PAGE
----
A staggering poverty and potable water crisis is sweeping through Argentina's Wichí communities, who have lost eight children due to malnutrition in 2020 alone.
The Wichí, an indigenous people local to Bolivia and Argentina, found in their largest numbers near Salta and Jujuy, are estimated to have a population of 40,000 to 50,000. The Argentine National Institute of Statistics and Censuses (INDEC) estimates there are 36,135 currently living in Argentina.
The head of the National Institute of Indigenous Affairs (INAI), Magdalena Odarda, recently visited Wichí communities in Salta, noting that "there are children in very vulnerable situations."
The most recent fatality, a baby of just seven months, died on Saturday, according to reports in the local press.
"The doctor could not certify that the baby died due to malnutrition, since he was dead on arrival, and the baby's parents did not want to do an autopsy, but I knew he had obvious signs of malnutrition," said Antonio César Villa, secretary of institutional relations for the municipality of Santa Victoria Este, according to local outlet Los Andes.
The previous death, the seventh in recent weeks, was recorded just the day before, on February 7, when a five-year-old Wichí girl who had been in critical condition suffering from vomiting, chronic diarrhoea and dehydration, died in the same hospital in the presence of the provincial health minister, Josefina Medrano.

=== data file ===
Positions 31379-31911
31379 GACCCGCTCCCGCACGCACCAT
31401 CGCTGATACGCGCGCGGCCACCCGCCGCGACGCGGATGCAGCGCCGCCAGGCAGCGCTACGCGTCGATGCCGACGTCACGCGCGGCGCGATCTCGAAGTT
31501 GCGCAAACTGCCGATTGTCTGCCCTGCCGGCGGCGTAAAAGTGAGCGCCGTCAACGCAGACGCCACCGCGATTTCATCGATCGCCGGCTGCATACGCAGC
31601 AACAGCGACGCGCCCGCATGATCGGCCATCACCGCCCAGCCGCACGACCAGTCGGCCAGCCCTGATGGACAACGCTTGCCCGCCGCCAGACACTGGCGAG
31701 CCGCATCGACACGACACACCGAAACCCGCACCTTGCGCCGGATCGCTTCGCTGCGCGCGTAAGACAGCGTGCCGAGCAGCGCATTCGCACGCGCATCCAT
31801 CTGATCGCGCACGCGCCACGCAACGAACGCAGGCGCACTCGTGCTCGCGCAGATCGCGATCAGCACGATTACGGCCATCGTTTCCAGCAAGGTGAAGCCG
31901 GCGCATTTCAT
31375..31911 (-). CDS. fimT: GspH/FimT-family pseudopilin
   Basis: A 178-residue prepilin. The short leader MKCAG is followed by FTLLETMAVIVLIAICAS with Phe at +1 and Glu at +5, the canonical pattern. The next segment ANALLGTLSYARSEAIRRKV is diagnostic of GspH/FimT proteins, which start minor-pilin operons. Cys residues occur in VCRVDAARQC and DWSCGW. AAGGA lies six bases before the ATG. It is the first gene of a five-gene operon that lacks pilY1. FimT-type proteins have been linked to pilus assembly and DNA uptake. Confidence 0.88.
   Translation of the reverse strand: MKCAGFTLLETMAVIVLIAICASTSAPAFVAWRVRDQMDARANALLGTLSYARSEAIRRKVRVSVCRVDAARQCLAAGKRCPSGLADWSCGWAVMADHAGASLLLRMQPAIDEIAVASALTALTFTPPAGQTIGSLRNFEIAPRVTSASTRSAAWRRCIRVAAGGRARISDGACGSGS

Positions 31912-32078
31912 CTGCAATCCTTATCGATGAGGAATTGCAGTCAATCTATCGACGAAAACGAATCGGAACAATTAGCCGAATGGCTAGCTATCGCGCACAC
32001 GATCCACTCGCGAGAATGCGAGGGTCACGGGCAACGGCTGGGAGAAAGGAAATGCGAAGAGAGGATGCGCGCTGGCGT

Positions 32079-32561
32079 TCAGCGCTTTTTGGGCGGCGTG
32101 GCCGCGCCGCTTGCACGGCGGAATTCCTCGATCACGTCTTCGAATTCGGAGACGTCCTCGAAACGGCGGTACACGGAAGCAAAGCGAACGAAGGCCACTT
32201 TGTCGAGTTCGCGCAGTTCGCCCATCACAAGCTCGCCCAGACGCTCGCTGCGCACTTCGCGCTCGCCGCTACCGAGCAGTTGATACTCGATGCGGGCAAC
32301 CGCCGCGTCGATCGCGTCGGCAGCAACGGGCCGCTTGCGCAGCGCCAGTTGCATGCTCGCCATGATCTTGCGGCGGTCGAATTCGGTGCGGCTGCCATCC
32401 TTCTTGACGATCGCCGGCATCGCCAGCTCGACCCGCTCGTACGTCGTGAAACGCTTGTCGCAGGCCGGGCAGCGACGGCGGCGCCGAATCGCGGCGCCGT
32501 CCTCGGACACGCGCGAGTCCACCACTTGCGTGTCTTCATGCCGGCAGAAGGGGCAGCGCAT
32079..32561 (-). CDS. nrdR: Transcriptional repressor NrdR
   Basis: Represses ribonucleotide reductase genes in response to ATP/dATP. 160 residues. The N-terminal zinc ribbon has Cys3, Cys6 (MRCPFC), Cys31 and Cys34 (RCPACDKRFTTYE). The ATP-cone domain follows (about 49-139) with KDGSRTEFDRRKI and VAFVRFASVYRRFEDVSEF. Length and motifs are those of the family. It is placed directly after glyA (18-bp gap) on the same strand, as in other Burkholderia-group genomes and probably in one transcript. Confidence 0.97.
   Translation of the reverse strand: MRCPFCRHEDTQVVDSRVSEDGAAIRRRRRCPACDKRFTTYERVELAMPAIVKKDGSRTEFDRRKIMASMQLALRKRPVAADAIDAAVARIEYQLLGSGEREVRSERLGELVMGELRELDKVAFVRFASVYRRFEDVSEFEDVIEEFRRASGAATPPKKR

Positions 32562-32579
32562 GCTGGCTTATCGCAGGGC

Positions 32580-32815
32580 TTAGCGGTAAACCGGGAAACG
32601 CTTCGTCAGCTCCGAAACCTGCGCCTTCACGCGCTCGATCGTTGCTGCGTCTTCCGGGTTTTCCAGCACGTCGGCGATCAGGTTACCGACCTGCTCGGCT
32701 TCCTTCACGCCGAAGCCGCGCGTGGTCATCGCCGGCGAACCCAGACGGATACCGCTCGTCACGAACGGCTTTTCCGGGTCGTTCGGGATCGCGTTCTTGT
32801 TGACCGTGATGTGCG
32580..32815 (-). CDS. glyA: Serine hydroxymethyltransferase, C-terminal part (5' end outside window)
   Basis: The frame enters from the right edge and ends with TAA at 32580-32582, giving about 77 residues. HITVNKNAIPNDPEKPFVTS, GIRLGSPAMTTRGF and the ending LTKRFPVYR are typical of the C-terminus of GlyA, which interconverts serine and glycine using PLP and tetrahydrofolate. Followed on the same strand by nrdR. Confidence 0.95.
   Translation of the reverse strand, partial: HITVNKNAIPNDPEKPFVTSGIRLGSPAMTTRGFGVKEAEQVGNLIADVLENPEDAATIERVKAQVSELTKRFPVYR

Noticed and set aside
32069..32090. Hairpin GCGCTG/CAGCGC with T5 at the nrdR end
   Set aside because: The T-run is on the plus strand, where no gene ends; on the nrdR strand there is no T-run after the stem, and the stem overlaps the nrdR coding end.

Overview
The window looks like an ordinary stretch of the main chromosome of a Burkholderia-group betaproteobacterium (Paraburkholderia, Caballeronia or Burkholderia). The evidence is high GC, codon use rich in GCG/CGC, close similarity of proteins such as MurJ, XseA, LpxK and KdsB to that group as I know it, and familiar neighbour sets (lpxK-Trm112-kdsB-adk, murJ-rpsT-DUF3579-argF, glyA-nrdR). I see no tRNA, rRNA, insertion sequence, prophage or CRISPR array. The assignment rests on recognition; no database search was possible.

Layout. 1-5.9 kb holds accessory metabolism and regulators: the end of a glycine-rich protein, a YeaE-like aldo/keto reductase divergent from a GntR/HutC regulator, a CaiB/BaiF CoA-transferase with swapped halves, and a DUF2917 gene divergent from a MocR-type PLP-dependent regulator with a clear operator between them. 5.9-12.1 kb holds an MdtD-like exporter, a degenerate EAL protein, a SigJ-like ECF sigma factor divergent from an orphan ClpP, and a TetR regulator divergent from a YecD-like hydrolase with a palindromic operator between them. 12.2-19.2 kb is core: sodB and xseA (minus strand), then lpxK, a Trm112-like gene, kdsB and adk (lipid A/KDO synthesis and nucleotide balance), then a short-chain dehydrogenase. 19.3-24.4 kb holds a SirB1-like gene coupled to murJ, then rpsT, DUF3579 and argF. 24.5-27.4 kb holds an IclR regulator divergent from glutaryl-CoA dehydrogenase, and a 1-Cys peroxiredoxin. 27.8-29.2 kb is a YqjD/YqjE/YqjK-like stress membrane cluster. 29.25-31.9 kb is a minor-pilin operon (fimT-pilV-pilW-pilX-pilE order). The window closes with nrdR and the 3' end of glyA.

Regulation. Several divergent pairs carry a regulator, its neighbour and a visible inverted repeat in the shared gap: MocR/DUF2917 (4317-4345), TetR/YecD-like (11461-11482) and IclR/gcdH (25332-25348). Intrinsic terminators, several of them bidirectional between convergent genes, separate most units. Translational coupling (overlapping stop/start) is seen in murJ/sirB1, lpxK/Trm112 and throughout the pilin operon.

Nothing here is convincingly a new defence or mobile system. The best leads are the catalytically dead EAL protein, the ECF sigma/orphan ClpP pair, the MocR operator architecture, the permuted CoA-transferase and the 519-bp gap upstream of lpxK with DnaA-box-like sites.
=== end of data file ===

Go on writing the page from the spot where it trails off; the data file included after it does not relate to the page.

The Government of Salta has declared a socio-sanitary emergency in some areas of the province.
Odarda explained in an interview with the AM750 radio station that she returned from the place "with anguish and the need to return, because we have, really, travelled to communities where there are children in very vulnerable situations."
She also acknowledged, however, that "It’s the first time that INAI approached the territory."
"The caciques [indigenous 'chiefs' of the community] asked for many things but mainly water. They have been suffering from a lack of water for a long time, as a result of deforestation and indiscriminate clearing [of land for agricultural purposes]."
She also referred to the case of a two-and-a-half-year-old boy with Down's syndrome that "looks like a baby." The child has lost weight instead of gaining, she said, and is at significant risk.
"What they get told in the hospital is that ‘You live in a suitable house and you are fit.’ [But] The house is a dirt floor, thatch and mud roof and full of vinchucas (a type of beetle, blood-sucking bug],” she concluded.
The crisis gained further attention this week when TV personality and entrepreneur Marcelo Tinelli – who was summoned weeks ago by President Alberto Fernández to be part of his administrations council to tackle hunger – spoke on the subject through a series of posts in his Twitter account.
"Please do something because children are still dying. Yesterday was the eighth due to malnutrition, mainly because of drinking water in poor condition,” he posted.
"All my support to the Governor of Salta Gustavo Sáenz, with whom I spoke recently, and, in his words, in his tears, I saw him committed to urgently solving the situation of the Wichi communities in Salta. I offered to travel now, if it is necessary, and to summon all the people," he added in another post.
At the same time, he reflected: "This situation in the Wichis communities of Salta is not new. But it is not worth distributing blame for the inheritance received, but to get ALL to help and solve the issue urgently."